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Stephen Hawking spent his final days attempting to solve the parallel universe mystery

Published Mar 19th, 2018 11:26AM EDT
stephen hawking parallel universe
Image: NASA

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Stephen Hawking pushed off of this mortal coil last week, but the world-famous physicist was pondering some of humanity’s most puzzling questions right up until the end. Hawking spent decades of his life theorizing about the existence of parallel universes, crunching numbers and thinking in abstract ways in an attempt to make it all work.

His most recent work was an update to his paper titled A Smooth Exit from Eternal Inflation in which he attempts explain how the existence of parallel universes would mesh with our current understanding of physics. The idea that an infinite number of universes were born alongside our own isn’t particularly new, but actually proving that hypothesis to be fact is a monumental challenge that Hawking puzzled over in the paper updated just ten days before his death.

In his paper, Hawking ventured some very educated guesses as to the conditions under which the existence of a parallel universe could be detected. The biggest hurdle to testing his theory is one of technology, as the scientist suggests that deep space probes would need to search for and detect the faint whispers of background radiation left over from the creation of these parallel realities.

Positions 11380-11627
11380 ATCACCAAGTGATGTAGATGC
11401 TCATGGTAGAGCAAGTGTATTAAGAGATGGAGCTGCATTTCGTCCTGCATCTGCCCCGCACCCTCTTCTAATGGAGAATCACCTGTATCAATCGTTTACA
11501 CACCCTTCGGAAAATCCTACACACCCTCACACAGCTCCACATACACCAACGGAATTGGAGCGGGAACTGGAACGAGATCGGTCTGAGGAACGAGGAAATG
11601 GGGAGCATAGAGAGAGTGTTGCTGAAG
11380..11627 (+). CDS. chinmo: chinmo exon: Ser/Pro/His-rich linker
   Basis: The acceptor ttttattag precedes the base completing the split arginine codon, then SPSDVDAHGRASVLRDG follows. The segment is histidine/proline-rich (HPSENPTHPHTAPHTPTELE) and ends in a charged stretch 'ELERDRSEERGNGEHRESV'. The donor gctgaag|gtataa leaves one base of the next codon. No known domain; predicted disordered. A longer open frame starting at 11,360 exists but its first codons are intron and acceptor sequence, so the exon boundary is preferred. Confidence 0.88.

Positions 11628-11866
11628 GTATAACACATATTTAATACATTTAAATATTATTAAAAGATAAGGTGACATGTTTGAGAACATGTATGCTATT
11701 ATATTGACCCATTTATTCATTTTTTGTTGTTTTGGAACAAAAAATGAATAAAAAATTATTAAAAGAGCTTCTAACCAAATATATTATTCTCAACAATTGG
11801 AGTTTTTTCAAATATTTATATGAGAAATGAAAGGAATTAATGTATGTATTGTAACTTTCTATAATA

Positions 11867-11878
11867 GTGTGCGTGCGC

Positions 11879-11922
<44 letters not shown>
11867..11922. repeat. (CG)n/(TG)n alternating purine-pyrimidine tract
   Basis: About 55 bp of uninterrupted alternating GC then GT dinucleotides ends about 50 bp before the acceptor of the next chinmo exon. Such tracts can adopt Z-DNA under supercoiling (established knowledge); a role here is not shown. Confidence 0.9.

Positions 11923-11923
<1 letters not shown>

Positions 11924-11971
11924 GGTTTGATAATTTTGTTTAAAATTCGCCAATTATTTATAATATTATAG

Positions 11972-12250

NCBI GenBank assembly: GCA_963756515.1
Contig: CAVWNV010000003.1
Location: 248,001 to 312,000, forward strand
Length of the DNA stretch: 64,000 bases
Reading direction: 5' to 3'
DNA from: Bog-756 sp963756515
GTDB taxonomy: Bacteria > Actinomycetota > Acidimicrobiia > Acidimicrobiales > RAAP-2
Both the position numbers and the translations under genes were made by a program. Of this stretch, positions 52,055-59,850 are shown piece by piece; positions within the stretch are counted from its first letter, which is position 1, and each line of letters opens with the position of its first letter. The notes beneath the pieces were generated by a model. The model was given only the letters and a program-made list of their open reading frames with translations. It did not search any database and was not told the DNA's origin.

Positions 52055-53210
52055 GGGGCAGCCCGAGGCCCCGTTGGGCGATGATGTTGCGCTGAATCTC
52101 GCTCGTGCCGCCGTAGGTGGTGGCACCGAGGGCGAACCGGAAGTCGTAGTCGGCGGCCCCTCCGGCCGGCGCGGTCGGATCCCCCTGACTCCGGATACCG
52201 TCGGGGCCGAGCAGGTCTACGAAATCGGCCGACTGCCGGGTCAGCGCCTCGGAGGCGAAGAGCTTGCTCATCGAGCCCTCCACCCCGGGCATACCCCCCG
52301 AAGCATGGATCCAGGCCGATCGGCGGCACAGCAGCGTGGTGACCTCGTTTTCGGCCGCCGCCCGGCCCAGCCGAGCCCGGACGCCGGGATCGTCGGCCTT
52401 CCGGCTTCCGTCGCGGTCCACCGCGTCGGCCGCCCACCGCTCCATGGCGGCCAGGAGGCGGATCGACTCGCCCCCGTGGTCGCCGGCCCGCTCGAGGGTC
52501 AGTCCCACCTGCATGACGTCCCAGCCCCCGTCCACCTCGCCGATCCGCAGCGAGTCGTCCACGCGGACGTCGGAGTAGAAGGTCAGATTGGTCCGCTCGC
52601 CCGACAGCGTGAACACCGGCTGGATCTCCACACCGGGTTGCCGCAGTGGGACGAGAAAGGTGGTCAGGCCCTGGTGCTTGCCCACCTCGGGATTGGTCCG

Past research has suggested that evidence of parallel universes might be hiding just out of reach. Last year, an investigation of a “cold spot” in space led to the incredible theory that the spot may be the resulting bruise of a time when another universe collided with our own. Actually proving this is the case is well out of humanity’s scientific grasp, but Hawking’s work could one day lead to indisputable proof that we are living in one of an infinite number of universes much like ours.

As The Times notes, the discovery of a parallel universe (if it ever does happen) will undoubtedly be worthy of top scientific honors, meaning a Nobel Prize. Unfortunately for the late Hawking, the prize has never been awarded posthumously, and therefore he would be ineligible for the honor despite his wealth of work in the field.